Creating Habitat: Bringing it all together
Evaluating your property and adjusting available habitat to reduce local limiting factors may be the quickest and most effective way to increase pheasant populations in your area. In most areas of South Dakota quality nesting and brood rearing cover are by far the most limiting piece of the puzzle when it comes to pheasant management. Other habitat components such as heavy winter cover, roosting, and escape cover are vital for maintaining or expanding your local pheasant population. See the following real world examples of how you might develop your property for upland game birds and other wildlife.
Habitat Example #1
In this 160 acre example Continuous CRP (CCRP) wetland programs have been used to create both Dense Nesting Cover (DNC) as well as native warm season grass roosting cover in existing cropland. Notice how the woody cover and food habitat plots have been strategically placed on the downwind side of established cattail sloughs and warm season grasses creating a core winter area. Pairing quality nesting and winter habitats will substantially increase both pheasant production and over winter survival.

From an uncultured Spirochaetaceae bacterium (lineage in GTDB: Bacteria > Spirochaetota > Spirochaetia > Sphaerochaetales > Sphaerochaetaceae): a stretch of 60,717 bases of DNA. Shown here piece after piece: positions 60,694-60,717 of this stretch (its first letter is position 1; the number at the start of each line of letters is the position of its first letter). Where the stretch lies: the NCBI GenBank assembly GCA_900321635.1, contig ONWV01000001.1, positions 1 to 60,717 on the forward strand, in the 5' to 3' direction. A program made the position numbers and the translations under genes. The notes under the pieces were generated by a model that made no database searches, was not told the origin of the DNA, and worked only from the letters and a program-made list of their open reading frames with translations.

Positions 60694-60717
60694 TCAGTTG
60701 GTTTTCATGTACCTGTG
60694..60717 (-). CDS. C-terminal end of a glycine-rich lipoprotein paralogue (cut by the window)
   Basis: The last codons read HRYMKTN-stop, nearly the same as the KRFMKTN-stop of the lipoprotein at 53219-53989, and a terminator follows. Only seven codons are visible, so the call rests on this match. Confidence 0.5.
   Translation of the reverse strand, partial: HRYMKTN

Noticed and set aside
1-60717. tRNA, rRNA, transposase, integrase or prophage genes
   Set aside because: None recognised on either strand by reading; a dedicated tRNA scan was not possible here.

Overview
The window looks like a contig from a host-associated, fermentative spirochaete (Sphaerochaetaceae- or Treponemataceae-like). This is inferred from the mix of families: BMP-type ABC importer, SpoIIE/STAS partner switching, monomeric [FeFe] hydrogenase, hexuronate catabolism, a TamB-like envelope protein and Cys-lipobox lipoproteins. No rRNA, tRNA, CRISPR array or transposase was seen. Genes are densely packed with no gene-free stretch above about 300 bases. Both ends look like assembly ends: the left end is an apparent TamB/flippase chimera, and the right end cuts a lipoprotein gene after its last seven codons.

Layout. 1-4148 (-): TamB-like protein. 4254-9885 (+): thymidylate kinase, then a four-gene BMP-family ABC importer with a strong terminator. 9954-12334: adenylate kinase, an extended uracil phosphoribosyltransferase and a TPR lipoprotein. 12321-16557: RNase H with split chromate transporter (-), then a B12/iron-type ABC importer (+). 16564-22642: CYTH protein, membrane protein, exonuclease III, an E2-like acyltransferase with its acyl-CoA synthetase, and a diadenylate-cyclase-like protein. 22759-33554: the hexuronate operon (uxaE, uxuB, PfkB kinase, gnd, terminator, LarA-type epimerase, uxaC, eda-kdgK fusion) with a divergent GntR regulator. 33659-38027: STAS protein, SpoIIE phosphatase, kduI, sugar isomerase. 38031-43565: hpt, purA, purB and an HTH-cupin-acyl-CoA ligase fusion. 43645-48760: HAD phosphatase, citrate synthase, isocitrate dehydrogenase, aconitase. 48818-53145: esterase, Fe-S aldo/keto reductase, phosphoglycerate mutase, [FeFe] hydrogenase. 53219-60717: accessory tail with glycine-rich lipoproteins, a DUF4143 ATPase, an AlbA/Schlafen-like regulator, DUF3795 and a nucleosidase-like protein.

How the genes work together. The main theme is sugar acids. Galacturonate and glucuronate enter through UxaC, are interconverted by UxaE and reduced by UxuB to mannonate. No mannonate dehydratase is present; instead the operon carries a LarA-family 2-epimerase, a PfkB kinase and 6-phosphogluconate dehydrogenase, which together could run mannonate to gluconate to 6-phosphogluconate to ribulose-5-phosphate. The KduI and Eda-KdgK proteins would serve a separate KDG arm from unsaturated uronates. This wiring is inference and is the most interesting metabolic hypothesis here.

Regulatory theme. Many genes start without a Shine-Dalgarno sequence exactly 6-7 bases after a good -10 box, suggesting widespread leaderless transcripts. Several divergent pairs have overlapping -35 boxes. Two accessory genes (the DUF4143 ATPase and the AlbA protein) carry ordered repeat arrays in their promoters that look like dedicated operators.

Habitat Example #2
In this 80 acre example, the farm site windbreak has been incorporated with a food habitat plot to create a core winter area. A small existing cool season pasture has been managed for nesting habitat by delaying grazing until July 15. Several wetland basins in existing cropland make the balance of the property eligible for CCRP. A diverse mix of native grasses and forbs has been chosen to serve as nesting, roosting, and brood rearing cover maximizing the benefits on a limited acreage.
Habitat Example #3
In this working lands habitat model a managed grazing system has been installed, creating over 200 acres of quality nesting habitat while keeping livestock on the landscape. Cross fences and water tanks have been installed to create 3 paddocks for proper grazing management. Marginal cropland has been converted to warm season grasses by using CCRP and has been linked up with a woody cover planting and food habitat plot to create a core winter area. This is a true win, win situation. The producer receives guaranteed income on marginal croplands, improved pasture condition, and increasing wildlife production. Properly managed native and tame pastures can be extremely productive nesting and brood rearing cover.